iFit: Models: Phonons - Lattice dynamics

Sqw
        Phonons

  1. Installation
  2. Getting initial atomic configurations
  3. Starting iFit/Phonons
  4. Phonon computation syntax: sqw_phonons
  5. Getting help
  6. Calculator options
    1. Choosing the DFT calculator
    2. Energy cut-off
    3. Smearing
    4. Supercell/k-mesh
    5. Pseudo-potential specification (XC/PPS)
    6. Tolerance criteria and max number of iterations for SCF convergence (toldfe/nsteps)
    7. Initial optimisation (optimize)
    8. Other options
    9. Report generation during/after the calculation
    10. Using multicore-machines and clusters
  7. First example. Getting results
    1. Vibrational density of states (vDOS)
    2. Thermo-chemistry basic quantities (vDOS,F,U,S,Cv)
    3. Powder average
    4. Phonon dispersion along principal axes
    5. Report generation after the calculation
    6. Phonon dispersion rendering in 3D
  8. Loading/saving your work
    1. Loading an initial structure (file)
    2. Loading from Crystallography Open Database (COD)
    3. Loading a previous iFit computation (directory/mat)
    4. Loading a previous PhonoPy computation (directory)
    5. Saving the model: MAT, YAML, JSON, XML, M
    6. Saving the model: McStas SQW files
    7. Generating a report (during / after)
  9. Phonons in Al
  10. Phonons in MgO
  11. Phonons in SrTiO3
  12. Phonons in Tb2SeO2 (mp-755340)
  13. Creating more complex models

Commands we use in this page: sqw_phonons, dos, band_structure, thermochemistry

In this documentation, we explain in details how to compute the dynamical structure factor S(q,w) of Phonons in materials, using DFT codes in the background. This corresponds to the coherent inelastic contribution to the dynamical structure factor, in the harmonic approximation, also known as the "lattice dynamics". The whole procedure is fully automatic, and only requires an input atomic configuration. However, it is possible to specify more advanced options.

The documentation listing all options for the sqw_phonons.
This is the Tutorial which explains how to use the sqw_phonons in practice, but does not go much into the details of all options.


Installation

Refer to the dedicated iFit-Phonons installation instructions.

Getting initial atomic configurations

The iFit-Phonon infrastructure requires to input a minimal information on the atomic system you wish to simulate. This atomic configuration describes e.g. a crystal lattice, i.e. the composition and location of atoms in the lattice space.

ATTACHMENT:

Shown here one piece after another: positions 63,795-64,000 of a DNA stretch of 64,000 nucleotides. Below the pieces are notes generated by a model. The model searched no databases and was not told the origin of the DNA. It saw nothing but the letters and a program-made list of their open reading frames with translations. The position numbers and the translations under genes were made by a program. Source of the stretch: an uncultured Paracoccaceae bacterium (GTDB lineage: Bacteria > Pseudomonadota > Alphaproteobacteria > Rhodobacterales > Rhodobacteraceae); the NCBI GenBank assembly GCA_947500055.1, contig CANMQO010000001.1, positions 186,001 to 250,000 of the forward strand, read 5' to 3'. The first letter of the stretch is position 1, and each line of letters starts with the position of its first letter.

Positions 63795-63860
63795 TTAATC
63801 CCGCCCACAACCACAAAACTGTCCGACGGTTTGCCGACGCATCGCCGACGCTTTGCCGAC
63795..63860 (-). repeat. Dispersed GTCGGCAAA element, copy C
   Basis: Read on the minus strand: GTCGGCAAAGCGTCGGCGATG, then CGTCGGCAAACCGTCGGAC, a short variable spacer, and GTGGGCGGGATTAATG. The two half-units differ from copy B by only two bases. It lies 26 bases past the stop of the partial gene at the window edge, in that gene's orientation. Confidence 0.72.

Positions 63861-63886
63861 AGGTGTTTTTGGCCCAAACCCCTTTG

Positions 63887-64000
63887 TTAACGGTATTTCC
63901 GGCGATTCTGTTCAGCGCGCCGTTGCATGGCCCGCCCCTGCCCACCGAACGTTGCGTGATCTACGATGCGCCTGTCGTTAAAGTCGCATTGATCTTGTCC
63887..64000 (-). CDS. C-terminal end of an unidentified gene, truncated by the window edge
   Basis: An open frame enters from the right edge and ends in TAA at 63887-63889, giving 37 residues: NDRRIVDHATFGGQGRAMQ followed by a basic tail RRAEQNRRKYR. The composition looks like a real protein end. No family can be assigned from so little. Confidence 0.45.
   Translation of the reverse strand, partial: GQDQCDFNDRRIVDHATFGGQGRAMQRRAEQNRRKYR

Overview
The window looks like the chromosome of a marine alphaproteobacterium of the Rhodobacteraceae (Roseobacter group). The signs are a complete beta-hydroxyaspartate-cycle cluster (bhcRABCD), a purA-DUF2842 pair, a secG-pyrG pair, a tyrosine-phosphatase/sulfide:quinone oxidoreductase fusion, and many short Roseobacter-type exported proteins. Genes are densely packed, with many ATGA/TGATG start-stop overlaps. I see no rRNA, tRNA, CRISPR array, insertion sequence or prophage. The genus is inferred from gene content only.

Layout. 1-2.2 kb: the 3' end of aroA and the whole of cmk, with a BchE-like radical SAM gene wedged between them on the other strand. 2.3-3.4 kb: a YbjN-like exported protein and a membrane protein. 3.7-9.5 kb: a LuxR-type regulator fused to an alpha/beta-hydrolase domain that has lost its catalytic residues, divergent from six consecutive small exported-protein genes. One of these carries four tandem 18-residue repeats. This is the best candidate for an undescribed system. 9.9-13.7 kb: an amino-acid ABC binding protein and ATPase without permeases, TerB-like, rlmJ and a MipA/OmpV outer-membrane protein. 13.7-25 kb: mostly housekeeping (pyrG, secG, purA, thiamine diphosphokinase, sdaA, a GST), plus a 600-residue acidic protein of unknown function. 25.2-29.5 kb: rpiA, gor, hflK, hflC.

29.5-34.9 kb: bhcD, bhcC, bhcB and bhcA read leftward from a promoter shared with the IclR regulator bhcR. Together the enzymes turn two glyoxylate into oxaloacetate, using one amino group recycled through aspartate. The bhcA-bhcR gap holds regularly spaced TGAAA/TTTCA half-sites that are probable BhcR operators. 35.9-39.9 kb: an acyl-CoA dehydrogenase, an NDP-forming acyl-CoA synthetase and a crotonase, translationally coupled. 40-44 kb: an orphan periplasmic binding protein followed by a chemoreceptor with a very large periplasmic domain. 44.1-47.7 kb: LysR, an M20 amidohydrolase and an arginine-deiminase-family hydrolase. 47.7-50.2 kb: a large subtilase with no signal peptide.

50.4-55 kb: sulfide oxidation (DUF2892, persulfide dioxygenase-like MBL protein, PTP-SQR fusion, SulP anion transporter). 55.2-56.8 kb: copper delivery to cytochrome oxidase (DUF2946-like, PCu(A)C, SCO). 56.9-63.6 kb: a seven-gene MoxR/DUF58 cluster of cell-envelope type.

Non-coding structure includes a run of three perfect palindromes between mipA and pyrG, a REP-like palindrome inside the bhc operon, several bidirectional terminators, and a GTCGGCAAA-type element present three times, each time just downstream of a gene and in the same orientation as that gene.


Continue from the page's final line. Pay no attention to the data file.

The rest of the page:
A number of possibilities are suggested below.
It is possible to input a wide set of file formats, including CIF, PDB, POSCAR (VASP), Material Studio (XSD, MDL), CASTEP, ABINIT, DL_POLY, Dmol, Espresso, ETSF,  ShelX, Wien2k, Siesta, Yaml, Json, ...

You should refer to the table in ASE/File input IO module for a full list of supported input formats.

When using such a structure, a number of DFT computations will be used to determine the force constants in the crystal.
This extensive data base of materials provides optimised (i.e. energetically minimized  structures) configurations, which can be obtained as CIF and VASP POSCAR files. In addition, when registered, you can submit your own structures or optimisation.
This resource makes use of some MaterialsProject materials, and the force constants have been pre-computed. You should search for your material in the list, and if you're lucky, you should get the LZMA archive. Extract it and identify one of the 'phonon-XX' or 'gruneisen-XX' directories, usually one in the middle of the scanned range (which are lattice volume variations). You will use that directory as input to iFit-Phonon. The force constants do not need to be calculated, which saves a lot of time. Only the final DFT steps will be computed (to get e.g. the stress tensor, moments, and other physical quantities).

As shown below, it is possible to retrieve a COD entry giving as configuration 'cod: ID' or its chemical formula 'cod: formula' (Hill notation).
These resources are mostly storage areas, which contain many materials. Search for the materials you are interested in. Get the initial/optimised configuration files.

Starting iFit/Phonons

You may use the iFit-Phonon infrastructure in four different ways.
If you are using Matlab, use:
>> addpath(genpath('/path/to/ifit'))
which will make iFit fully available from Matlab.

iFit standalone
              window (no Matlab license required)If you do not have a Matlab license, start the iFit standalone by either clicking on its icon, or start a Terminal and type
ifit -nodesktop